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Old 07-28-2010, 04:55 AM   #1
albert1
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Retrieving documents and photos from hard drive


I have recently installed Puppy Linux because my Windows OS crashed and I could not find the license number and did not want to pay $180 for a new one.So far This OS looks good but quite different to Windows so I am having difficulty finding how to retrieve my photos and documents from the computer.
I have been able to find the relevant files but I can't see how to copy or print them.
I would like to put them onto CD and transfer them to my laptop which is running Windows 7.

Albert
 
Old 07-28-2010, 06:49 AM   #2
ronlau9
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Quote:
Originally Posted by albert1 View Post
I have been able to find the relevant files but I can't see how to copy or print them.
I would like to put them onto CD and transfer them to my laptop which is running Windows 7.

Albert
I do not use Puppy .
But does puppy have k3b , being a cd writing program ?
If so try to drag and drop it on place in k3b where one puts the file to burn it on a cd
 
Old 07-28-2010, 10:09 AM   #3
Shadow_7
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Well you could cp the file.

$ cp /old_location/input.type /new_location/output.type

You could setup an ftp server on the source computer and if the two are networked together.

C:\> ftp -i <ip of ftp computer>
> cd /path
> ls
> mget *.jpg
> disconnect
> quit

Which might require some setup and skills. And can be quite slow, I think I was doing 1GB per 20 minutes over a 10/100 ethernet connection. Or was that the WiFi speed? Compared to a thumb drive or USB docking station, slow as molasses.

If you just want optical backups. Not that optical media is to be trusted for backups.

$ mkdir disc_4p7gb_max
$ mv stuff* ./disc_4p7gb_max/
$ touch image.iso
$ growisofs -J -R -Z image.iso=./disc_4p7gb_max
(used to just be mkisofs -o image.iso ./path/, but not an option in recent distro versions for me)
(touch is needed as growisofs doesn't seem capable of coping if the file doesn't already exist)
$ growisofs -dvd-compat -Z /dev/dvd=image.iso
(to burn a copy)

A bit needy as you basically end up with three copies of everything. The original files, the directory full of copies, and an image of that copy. You can of course bypass the image and just burn it from the directory. But the iso lets you verify that the final size does not exceed the max capacity. Since the iso9660 file sysytem adds to the total girth by a small amount. Plus it's hard to see actual girth with just du and df. And the iso lets you mount it loopback style to ensure that it kept long filenames and other I wish I knew that before I wasted a disc stuff. Bear in mind that no one file can be larger than 4GB (4,3##,.....) even though the disc holds 4.7GB (4,70#,.....). That is a limitation of iso9660. Other options for a filesystem on the optical disc, but you might not be able to read said disc in windows.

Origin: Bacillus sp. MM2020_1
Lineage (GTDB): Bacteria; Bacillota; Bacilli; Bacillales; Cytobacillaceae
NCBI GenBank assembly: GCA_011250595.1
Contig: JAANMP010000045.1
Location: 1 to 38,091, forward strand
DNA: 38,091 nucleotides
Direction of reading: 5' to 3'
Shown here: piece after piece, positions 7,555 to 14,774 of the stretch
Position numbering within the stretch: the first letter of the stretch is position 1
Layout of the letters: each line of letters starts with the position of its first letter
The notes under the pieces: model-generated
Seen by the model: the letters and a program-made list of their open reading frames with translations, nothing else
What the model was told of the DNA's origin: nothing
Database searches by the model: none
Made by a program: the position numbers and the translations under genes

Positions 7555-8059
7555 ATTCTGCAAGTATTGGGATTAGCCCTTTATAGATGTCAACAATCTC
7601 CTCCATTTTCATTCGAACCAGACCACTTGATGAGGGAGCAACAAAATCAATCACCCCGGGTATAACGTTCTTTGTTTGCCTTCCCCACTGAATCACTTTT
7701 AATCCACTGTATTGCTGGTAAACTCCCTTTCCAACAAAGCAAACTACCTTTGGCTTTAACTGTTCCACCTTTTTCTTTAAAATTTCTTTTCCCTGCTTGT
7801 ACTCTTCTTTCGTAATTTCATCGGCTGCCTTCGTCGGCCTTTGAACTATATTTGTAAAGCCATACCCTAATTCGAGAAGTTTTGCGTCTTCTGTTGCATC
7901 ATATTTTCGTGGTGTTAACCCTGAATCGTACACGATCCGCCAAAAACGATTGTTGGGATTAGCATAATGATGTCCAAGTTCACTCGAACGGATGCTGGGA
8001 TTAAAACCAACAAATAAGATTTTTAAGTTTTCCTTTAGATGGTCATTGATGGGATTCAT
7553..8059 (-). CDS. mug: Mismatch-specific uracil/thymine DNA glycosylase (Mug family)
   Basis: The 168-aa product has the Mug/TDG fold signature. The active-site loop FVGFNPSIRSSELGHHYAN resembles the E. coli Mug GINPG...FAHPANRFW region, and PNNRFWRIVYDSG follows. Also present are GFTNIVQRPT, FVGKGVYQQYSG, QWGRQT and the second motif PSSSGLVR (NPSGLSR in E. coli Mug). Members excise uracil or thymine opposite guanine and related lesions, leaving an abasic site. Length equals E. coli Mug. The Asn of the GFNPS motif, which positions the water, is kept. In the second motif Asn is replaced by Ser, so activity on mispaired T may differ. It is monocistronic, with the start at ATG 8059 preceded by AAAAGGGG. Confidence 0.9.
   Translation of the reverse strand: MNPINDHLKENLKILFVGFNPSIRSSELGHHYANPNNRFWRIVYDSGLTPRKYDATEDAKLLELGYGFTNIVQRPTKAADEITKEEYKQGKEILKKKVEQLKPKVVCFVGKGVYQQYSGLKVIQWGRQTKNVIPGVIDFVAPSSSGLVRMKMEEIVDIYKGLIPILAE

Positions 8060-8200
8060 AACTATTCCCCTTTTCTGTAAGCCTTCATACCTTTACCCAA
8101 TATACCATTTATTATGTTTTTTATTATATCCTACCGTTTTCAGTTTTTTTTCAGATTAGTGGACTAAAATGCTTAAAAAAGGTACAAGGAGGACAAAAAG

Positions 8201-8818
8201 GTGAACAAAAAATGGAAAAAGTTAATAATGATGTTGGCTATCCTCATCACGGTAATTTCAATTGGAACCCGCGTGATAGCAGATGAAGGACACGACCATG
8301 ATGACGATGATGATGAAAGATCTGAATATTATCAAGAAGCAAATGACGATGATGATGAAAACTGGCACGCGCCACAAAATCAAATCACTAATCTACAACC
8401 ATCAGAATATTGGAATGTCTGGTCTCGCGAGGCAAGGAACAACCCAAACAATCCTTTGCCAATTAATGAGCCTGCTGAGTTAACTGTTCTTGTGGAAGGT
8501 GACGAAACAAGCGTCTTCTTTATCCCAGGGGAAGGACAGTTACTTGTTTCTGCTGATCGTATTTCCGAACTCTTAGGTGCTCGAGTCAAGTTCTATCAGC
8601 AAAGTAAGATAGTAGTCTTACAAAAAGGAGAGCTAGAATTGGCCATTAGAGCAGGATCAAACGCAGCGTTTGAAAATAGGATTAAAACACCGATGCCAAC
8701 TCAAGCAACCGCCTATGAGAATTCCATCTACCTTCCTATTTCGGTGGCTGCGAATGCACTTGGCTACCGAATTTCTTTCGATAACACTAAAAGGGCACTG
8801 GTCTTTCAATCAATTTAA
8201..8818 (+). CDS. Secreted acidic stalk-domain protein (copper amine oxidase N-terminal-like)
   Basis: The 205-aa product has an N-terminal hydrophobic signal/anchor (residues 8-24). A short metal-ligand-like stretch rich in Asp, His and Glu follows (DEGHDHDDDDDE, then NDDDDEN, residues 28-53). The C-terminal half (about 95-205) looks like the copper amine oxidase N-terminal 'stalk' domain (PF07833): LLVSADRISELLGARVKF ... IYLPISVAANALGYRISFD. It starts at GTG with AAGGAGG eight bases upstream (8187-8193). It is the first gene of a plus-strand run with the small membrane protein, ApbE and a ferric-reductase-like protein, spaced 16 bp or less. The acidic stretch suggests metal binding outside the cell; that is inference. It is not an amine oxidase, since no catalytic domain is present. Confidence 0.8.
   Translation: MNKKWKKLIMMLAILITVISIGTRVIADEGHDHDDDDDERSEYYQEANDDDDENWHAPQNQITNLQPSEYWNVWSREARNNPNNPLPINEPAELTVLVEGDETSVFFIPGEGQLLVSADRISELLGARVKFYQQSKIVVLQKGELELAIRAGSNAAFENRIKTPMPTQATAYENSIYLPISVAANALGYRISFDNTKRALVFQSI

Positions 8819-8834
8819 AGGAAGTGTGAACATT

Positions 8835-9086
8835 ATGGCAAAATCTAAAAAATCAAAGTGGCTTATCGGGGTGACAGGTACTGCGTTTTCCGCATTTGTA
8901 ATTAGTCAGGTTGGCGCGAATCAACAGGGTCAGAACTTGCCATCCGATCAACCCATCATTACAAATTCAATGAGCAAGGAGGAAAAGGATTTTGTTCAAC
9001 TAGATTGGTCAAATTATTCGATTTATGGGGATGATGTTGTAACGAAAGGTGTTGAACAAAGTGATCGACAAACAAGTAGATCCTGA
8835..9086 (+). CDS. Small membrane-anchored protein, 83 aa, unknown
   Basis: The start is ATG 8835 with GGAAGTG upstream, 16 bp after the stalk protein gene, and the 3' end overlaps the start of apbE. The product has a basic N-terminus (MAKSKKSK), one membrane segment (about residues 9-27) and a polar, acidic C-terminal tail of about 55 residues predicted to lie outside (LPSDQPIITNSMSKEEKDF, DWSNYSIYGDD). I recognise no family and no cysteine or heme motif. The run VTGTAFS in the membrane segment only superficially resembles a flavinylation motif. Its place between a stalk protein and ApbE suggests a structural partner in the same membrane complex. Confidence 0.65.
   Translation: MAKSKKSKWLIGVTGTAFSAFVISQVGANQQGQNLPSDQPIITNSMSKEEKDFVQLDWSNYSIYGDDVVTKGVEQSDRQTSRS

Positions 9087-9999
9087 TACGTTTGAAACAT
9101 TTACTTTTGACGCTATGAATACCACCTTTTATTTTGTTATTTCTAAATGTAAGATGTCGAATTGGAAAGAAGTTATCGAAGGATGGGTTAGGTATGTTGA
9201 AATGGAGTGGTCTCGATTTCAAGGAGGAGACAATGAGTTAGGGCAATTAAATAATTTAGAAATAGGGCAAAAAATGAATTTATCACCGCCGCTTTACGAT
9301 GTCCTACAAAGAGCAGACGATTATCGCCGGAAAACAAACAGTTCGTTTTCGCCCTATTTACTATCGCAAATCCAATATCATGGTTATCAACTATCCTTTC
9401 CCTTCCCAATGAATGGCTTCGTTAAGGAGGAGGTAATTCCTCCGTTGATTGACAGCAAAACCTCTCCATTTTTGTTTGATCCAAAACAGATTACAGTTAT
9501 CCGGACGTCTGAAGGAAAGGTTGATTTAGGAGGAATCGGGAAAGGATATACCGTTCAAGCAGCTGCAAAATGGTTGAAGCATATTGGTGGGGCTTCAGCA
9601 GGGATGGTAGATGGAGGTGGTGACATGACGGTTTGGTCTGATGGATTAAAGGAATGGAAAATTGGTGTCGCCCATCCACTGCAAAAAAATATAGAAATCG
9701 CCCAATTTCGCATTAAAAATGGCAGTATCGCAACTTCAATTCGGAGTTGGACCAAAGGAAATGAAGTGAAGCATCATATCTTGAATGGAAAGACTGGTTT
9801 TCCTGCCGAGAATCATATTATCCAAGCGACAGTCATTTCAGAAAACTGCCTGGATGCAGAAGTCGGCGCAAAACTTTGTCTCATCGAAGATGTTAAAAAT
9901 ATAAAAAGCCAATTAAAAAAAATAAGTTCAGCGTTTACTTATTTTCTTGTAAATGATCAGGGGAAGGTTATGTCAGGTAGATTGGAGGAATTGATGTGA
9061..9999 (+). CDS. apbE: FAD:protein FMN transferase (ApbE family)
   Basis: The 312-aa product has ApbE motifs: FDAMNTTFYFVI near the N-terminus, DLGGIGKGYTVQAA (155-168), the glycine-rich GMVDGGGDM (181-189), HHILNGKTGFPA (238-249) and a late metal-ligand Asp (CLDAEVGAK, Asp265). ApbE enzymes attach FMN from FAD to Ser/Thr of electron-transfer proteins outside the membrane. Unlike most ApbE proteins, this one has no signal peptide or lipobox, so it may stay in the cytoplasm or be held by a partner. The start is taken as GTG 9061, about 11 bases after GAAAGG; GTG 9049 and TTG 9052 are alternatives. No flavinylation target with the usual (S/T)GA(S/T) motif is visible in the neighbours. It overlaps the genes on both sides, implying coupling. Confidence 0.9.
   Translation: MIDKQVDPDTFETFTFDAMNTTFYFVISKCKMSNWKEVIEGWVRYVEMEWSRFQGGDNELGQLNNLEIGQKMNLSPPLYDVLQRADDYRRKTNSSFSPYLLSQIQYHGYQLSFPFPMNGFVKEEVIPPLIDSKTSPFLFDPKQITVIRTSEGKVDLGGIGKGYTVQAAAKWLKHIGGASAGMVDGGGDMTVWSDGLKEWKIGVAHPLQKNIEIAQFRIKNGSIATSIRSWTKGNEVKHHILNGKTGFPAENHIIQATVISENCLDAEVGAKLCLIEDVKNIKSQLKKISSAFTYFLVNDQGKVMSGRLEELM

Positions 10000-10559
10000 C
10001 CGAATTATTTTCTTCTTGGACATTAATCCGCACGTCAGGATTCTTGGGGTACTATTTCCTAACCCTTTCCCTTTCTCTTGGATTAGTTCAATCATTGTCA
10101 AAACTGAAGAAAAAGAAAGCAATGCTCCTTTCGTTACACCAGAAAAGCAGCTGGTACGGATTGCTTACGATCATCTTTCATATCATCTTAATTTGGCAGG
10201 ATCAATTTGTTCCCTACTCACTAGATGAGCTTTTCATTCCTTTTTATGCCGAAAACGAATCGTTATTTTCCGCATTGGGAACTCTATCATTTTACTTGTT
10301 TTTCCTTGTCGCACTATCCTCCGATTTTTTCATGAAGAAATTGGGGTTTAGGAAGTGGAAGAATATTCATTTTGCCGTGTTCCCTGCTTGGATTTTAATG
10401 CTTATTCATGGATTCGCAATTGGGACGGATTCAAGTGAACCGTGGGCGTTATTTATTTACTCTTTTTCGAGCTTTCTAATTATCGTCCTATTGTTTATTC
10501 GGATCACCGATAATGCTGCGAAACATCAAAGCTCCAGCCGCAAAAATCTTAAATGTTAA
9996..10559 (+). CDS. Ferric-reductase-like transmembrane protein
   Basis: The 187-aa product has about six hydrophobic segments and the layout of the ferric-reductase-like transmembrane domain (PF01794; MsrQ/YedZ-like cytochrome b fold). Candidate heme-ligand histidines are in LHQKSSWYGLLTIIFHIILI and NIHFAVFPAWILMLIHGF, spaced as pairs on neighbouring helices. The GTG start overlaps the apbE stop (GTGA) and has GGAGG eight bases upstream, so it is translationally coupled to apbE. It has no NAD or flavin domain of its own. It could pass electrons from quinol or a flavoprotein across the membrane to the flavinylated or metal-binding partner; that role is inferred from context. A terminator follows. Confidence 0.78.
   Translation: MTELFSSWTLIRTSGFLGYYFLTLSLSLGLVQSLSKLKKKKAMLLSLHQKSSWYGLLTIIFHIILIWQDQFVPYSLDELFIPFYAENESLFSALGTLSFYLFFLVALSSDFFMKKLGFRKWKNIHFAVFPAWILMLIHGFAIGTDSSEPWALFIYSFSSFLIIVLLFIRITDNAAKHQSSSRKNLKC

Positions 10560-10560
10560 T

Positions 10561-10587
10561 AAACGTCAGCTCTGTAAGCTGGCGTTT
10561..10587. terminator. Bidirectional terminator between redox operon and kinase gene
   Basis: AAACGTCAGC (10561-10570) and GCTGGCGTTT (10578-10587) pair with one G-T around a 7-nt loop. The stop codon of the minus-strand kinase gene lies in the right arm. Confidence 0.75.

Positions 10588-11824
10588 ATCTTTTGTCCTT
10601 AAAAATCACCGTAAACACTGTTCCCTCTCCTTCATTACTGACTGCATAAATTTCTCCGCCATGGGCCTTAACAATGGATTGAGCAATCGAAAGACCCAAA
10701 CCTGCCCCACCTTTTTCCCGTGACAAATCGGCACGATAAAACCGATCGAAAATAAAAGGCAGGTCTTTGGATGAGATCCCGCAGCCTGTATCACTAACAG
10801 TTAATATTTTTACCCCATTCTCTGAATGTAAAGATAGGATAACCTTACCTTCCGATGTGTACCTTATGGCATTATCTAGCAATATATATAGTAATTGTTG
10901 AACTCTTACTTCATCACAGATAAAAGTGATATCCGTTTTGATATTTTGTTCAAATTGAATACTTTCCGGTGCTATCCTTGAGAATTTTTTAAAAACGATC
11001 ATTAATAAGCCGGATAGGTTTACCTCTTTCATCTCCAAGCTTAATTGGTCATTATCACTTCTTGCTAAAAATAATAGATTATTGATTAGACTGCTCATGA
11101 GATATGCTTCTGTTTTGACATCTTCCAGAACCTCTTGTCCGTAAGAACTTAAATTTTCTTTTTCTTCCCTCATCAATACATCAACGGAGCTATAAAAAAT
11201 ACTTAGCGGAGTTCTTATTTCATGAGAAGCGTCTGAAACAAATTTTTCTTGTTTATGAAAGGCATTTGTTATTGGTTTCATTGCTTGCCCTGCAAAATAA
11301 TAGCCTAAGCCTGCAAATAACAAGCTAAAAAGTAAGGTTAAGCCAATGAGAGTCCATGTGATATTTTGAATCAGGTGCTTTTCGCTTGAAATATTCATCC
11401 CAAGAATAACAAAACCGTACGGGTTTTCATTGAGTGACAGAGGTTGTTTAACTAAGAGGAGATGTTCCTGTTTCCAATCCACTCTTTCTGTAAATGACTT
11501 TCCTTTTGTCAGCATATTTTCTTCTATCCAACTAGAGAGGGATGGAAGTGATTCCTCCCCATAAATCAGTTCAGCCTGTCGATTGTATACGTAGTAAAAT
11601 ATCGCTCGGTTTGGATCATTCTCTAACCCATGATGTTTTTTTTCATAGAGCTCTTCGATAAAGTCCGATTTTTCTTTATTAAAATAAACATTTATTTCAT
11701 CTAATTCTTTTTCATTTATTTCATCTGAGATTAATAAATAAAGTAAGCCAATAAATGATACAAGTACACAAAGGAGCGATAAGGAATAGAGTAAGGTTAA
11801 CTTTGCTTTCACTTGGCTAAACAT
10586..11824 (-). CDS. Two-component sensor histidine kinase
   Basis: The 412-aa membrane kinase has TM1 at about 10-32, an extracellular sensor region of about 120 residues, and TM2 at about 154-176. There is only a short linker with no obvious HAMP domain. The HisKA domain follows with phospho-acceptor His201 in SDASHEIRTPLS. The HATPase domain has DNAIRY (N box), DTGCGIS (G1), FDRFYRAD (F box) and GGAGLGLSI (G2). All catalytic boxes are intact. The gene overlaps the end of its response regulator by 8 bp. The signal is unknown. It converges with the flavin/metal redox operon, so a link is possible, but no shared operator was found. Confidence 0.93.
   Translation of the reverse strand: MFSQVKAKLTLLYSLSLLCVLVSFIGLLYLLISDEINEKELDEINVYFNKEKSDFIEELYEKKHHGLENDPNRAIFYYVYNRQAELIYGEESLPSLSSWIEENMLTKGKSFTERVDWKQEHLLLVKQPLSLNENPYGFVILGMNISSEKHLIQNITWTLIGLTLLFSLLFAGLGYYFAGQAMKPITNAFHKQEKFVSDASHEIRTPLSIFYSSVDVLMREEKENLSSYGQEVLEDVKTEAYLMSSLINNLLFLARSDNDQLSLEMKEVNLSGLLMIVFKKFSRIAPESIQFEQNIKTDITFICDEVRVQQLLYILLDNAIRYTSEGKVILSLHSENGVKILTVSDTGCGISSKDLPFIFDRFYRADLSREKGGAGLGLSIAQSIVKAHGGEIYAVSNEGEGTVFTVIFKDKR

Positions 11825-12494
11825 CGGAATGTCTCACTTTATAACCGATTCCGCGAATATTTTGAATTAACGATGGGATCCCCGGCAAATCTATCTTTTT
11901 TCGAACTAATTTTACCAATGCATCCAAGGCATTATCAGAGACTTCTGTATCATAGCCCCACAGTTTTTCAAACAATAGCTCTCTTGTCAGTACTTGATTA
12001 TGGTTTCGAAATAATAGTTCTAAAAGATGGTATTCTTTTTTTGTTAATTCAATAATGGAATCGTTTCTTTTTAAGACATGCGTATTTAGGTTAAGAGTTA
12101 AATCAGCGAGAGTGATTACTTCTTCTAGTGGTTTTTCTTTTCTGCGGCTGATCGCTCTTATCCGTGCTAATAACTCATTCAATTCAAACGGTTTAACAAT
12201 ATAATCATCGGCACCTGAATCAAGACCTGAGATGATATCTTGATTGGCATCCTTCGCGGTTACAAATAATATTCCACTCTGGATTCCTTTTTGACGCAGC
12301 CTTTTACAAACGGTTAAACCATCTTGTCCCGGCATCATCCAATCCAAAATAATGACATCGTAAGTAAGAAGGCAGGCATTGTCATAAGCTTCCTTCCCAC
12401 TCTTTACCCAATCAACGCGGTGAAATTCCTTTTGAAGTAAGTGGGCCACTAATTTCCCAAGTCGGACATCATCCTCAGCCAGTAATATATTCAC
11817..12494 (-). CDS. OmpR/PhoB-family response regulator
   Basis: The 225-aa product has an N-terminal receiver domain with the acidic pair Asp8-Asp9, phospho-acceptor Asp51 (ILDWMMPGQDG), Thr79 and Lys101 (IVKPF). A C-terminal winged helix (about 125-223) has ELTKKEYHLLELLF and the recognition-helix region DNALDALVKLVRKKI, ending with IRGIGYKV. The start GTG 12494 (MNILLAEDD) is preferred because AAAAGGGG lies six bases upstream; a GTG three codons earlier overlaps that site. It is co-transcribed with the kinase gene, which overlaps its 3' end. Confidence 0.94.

If your windows OS crashed because of a faulty drive, you might want to dd an image of the drive first and foremost. dd of the partitions to so you can mount them. This way you minimize the actual I/O on a potential could die any second device. And there's probably a few apps / gui's now that automate / simplify this process by now. The above being more old school. As in when all else fails. Without installing any new software (depending on your system). And other I don't know how to do it any other way concerns.
 
Old 07-28-2010, 10:19 AM   #4
Shadow_7
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That was for DVD-R or similar media. CDROMs hold 700MB, not 4.7GB (650MB on older discs). Otherwise that's the only difference.

To find them.

$ find /path/to/base/location/ -iname '*.jpg*'

And you should find what you're looking for and a whole lot of other stuff too, but you can narrow that search down. You can even pipe it to a file and use that file to feed your copy process. And edit out any junk from said file. I do this all the time to ensure that I don't get the wrong things.

$ find /path/ -iname '*.jpg*' 2>&1 | tee temp.log
$ nano temp.log
$ cat temp.log | while read INPUT; do cp $INPUT /path/to/new/location/; done

Change the wild cards, path, and extension stuff to your needs. There's also a find syntax for filetype versus filename, but I'm not that familiar with it myself.
 
Old 07-28-2010, 10:26 AM   #5
Shadow_7
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From a copy of the partition(s).

$ dd if=/dev/hda1 of=image.dd
# mount -o loop,umask=0222 -t ntfs image.dd /mount/point
$ cd /mount/point/

And do whatever is needed. Of course all of this assumes that you have enough space to make copies and images and such. If you don't, it's a little harder to do as you have to go in much smaller chunks based on the capacity you do have. Which gets old quick and completely unnecessary these days with $100 1TB HDDs and $50 docking stations. It's a bit of money, but the time and headache that can save you... You don't even have to setup a network or burn discs with that tech. Just copy to the USB storage device. Plug it into the OTHER computer and copy there. Done. Delete the stuff you don't want later.
 
  


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